Assisted living
Caregiver
Congregate housing
Caregivers
McBride, Sara
Understanding the cognitive processes of problem detection and decision making among assisted living caregivers
description It is estimated that by 2050 the proportion of older adults in the U.S. will reach 20% (U.S. Census Bureau, 2008). This increase in the elderly population will likely be associated with a greater need for supportive services in various sectors, including healthcare and housing, such as assisted living communities. Many older adults choose to reside in assisted living communities due to increased difficulty managing health conditions or performing activities of daily living (e.g., bathing, toileting, walking). A primary goal of assisted living communities is to help residents maintain their health and well-being. However, little is known about how caregiving staff detect and interpret relevant cues, and what behaviors are taken to address concerns about residents. In addition to investigating these questions, the role of experience in the job was examined by comparing workers with a relatively low level of experience (1 month-16 months) to those with a relatively high level of experience (3+ years). These questions were addressed using a Critical Incident Interview and a Scenario-based Interview. The cues discussed by participants were categorized as Cognitive, Physical, or Emotional in nature. Participants reacted with concern to most of the scenarios, although the ratings they assigned to indicate their level of concern showed a high level of variability across participants. The explanations participants generated for the various scenarios were classified as either general or specific, with the majority of explanations coded as specific. Specific explanations were primarily that the situation was the result of a Cognitive/Emotional/Social issue or a Physical health issue. Of the actions participants described taking to handle the scenarios, gathering and using information was discussed far more than any other action. Participants discussed needing information related to the resident, such as their health, current and recent state, and personal history, as well as elaboration of the cues that initiated the concern in the first place, such as how long the symptom had been present. Participants also discussed various types of knowledge that they used in their decision making process. The most frequently discussed type of knowledge was health conditions and symptoms. Lastly, the data from the current study did not generally reveal differences between the two levels of experience that were examined. A revised model of caregiver decision making and practical contributions are discussed.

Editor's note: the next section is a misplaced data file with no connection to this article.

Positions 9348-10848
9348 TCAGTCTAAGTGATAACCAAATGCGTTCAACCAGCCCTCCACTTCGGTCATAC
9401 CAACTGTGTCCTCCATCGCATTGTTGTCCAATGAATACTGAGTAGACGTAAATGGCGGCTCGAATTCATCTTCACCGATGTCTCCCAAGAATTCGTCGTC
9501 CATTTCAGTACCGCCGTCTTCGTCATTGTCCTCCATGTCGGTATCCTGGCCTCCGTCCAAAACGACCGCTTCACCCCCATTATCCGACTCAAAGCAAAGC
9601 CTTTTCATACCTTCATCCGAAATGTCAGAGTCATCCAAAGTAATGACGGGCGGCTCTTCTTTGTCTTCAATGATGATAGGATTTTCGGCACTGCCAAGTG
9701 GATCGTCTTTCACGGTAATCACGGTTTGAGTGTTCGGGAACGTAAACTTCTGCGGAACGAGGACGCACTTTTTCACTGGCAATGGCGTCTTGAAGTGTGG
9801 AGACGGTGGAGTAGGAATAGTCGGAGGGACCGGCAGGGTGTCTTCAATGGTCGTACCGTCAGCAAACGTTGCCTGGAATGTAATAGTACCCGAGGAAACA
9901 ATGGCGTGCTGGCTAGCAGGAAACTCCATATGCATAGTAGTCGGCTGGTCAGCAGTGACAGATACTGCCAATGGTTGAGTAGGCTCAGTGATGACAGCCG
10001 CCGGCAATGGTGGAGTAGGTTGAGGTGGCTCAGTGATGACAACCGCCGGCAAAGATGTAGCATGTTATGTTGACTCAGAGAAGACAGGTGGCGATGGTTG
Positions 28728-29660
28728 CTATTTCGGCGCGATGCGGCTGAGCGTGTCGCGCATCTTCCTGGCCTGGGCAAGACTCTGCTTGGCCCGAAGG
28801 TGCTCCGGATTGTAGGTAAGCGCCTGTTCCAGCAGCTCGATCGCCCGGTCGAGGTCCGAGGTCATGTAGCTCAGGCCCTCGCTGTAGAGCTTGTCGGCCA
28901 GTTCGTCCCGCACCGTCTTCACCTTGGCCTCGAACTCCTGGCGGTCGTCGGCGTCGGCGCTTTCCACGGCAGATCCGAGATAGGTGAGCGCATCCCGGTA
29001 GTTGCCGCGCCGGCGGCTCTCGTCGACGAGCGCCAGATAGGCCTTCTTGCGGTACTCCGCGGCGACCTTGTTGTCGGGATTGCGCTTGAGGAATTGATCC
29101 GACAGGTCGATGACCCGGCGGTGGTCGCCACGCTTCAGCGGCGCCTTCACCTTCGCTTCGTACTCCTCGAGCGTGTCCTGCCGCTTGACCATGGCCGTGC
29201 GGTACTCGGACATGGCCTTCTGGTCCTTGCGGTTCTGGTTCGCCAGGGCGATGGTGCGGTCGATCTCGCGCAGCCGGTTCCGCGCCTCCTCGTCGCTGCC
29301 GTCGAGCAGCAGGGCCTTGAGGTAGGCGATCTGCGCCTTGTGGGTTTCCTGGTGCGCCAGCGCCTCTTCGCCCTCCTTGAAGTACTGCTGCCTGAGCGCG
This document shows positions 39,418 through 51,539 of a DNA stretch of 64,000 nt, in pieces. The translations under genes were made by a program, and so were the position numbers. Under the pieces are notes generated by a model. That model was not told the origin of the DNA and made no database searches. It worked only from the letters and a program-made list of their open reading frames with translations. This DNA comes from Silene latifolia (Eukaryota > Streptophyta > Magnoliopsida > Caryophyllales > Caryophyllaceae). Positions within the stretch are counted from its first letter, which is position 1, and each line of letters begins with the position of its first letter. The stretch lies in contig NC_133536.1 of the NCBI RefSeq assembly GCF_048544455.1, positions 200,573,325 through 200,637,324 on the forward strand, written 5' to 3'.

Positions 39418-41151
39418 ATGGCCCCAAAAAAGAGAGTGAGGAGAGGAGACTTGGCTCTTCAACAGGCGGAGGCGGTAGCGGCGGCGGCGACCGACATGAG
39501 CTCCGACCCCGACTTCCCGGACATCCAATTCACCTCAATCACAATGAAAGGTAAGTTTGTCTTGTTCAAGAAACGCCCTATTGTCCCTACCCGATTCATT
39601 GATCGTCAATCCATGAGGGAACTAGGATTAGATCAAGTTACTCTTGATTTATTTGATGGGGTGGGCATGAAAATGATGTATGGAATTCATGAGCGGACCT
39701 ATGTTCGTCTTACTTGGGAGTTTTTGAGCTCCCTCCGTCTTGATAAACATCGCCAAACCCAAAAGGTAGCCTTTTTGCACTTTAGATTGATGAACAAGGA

author2 Rogers, Wendy A.
author_facet Rogers, Wendy A.
McBride, Sara
author McBride, Sara
author_sort McBride, Sara
title Understanding the cognitive processes of problem detection and decision making among assisted living caregivers
title_short Understanding the cognitive processes of problem detection and decision making among assisted living caregivers
title_full Understanding the cognitive processes of problem detection and decision making among assisted living caregivers
title_fullStr Understanding the cognitive processes of problem detection and decision making among assisted living caregivers
title_full_unstemmed Understanding the cognitive processes of problem detection and decision making among assisted living caregivers
title_sort understanding the cognitive processes of problem detection and decision making among assisted living caregivers
publisher Georgia Institute of Technology
publishDate 2014
url http://hdl.handle.net/1853/51797
work_keys_str_mv AT mcbridesara understandingthecognitiveprocessesofproblemdetectionanddecisionmakingamongassistedlivingcaregivers